Surviving Digital Transformation is a Matter of Loyalty
The transformation of the global retail market would be unbelievable if it weren’t happening right in front of our eyes.
With the increasing presence of giants like Amazon.com and the growing online footprint of established retailers like Best Buy and Walmart, the number of store closures for smaller retailers is ramping up, and the banking sector’s exposure to retail properties is cautiously narrowing.
Smart retailers know that rearranging the furniture won’t be enough to survive; brands need to be embracing digital transformation. Smart, connected point-of-sale systems; streamlined service approaches; and better performing, more efficient shipping models are all cornerstones of digital transformation.
Modern day shoppers have the world at their screens, and the proliferation of lightning-fast tech requires an equally exceptional response. Price is one thing, but service is king. Brands that can offer personalized services — in combination with modern technology and back-end systems — stand to gain more than their competitors, especially in an age when market-entry costs (thanks to technology) are at an all-time low.
McKinsey Research shows 70 percent of complex, large-scale transformation programs don’t meet their goals. These programs can be hugely expensive, so ensuring they're executed perfectly is key.
Things like loyalty programs can be a clever investment for retailers hoping to succeed in this space. Just look at Amazon's success with the introduction of Prime subscriptions.
So, how then can retailers create high-value loyalty programs that drive revenue?
First, realize where many loyalty programs fail.
You're naive if you think giving free product in exchange for multiple purchases will result in instant brand loyalty. This only creates transactional loyalty in a market where buying process is rarely the most important consideration for customers. It's all about experience.
Retailers need to understand the entire customer journey and the methodologies that underpin it.
Retailers need to engage with customers at various touchpoints, and that only happens when you understand how they act. Here, customer journey mapping is vital to understand how a retailer's internal processes can adapt over time to encourage long-term customer loyalty.
Instead of simply offering perks at a transactional level, brands can better understand how to connect with customers in a way that creates a sense of loyalty, and in turn benefits the bottom line.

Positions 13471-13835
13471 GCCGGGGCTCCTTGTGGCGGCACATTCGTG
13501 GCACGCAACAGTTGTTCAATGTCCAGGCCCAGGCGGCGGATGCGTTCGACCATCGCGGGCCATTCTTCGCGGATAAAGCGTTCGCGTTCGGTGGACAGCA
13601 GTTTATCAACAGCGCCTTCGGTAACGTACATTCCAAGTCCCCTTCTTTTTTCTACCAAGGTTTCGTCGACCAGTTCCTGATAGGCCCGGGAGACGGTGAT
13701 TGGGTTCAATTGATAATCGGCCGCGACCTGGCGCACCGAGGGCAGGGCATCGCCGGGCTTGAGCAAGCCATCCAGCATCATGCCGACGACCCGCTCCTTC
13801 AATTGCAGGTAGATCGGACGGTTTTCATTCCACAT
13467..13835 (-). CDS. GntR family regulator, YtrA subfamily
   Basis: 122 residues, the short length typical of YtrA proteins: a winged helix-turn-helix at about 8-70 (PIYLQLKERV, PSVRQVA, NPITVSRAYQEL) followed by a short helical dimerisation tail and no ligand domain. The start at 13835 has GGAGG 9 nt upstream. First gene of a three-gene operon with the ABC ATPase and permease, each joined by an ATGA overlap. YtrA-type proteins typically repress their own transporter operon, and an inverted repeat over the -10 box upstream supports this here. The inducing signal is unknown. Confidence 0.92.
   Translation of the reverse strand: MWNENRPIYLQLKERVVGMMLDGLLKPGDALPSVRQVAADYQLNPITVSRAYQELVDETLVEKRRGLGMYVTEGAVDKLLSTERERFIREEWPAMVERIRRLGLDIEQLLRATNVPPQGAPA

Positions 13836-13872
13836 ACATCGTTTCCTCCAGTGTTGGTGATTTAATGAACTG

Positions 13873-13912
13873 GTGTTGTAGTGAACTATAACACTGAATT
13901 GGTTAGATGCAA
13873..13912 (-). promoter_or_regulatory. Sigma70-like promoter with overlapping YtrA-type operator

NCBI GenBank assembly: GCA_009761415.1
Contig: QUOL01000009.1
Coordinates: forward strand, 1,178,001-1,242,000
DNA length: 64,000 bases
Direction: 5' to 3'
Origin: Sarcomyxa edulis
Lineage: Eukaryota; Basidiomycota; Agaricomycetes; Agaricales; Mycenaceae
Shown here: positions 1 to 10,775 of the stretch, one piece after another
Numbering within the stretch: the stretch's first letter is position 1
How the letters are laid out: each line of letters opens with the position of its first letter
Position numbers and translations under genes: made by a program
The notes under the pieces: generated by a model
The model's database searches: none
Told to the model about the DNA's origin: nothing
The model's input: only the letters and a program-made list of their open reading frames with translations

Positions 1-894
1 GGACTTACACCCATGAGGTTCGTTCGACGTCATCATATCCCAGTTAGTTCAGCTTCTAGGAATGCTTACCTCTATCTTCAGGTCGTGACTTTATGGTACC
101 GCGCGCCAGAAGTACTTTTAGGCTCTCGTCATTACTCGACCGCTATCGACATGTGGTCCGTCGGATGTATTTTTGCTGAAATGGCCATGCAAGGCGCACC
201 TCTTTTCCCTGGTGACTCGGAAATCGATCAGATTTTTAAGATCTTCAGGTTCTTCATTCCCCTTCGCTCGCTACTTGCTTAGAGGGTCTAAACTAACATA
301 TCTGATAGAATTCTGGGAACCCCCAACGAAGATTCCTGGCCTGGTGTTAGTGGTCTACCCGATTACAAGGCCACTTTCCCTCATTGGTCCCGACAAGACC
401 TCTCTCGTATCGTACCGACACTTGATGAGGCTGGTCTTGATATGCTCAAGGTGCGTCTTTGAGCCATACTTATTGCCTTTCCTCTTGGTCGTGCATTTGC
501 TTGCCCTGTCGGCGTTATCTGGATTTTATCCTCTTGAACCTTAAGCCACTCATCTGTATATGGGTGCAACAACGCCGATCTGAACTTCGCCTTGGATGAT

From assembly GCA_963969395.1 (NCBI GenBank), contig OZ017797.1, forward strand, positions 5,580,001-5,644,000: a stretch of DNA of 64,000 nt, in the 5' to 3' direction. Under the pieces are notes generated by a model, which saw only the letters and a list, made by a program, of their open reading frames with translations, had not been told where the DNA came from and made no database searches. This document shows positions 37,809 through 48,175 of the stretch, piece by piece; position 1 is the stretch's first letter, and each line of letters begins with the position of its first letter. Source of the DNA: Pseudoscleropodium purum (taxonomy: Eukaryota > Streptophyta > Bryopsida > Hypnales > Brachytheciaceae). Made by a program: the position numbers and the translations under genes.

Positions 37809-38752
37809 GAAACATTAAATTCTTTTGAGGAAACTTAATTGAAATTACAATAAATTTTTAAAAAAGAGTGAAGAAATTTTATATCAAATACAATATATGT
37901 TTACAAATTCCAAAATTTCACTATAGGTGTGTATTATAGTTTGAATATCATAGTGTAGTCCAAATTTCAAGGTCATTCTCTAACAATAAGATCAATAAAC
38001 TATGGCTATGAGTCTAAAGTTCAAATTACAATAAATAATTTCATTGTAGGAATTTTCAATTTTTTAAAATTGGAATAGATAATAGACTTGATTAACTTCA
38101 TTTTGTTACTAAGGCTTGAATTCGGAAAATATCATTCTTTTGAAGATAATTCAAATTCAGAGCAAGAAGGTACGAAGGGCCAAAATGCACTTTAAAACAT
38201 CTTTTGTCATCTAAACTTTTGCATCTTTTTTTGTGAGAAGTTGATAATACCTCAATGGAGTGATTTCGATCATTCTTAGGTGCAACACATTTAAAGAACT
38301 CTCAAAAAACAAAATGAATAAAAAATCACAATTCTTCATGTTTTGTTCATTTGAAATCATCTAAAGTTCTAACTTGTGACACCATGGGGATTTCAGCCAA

Mapping out a customer’s journey can also accomplish the following:
- differentiate retailers from competitors;
- identify how data and smart tech can enhance the entire customer journey; and
- create flexible processes to enable loyalty models to adapt to customer needs.
Not to mention aid with troubleshooting. If you have any step of the customer journey that negatively affects your relationship with customers, a journey map visualization will identify it before it costs you sales.
Implementing the right processes helps to avoid short-sighted goals and instead focus on ongoing loyalty, with strategic touchpoints to boost revenue from customers who value that quality service and personal experiences.
If nothing else, you should consider this: our own research has found retailers that implement process modeling and management solutions report a 50 percent improvement rate. An improvement rate of this level could mean the difference between closing up shop and flourishing as a successful brand.
We all know that in a competitive space, understanding your customer is at the core of creating outstanding retail experiences.
As co-founder and CEO, Dr. Gero Decker is responsible for Signavio’s overall strategic direction. He's a business process management expert and passionate about product innovation. Before creating Signavio, he worked for SAP and McKinsey. Gero holds a PhD in Business Process Management from Hasso-Plattner-Institute.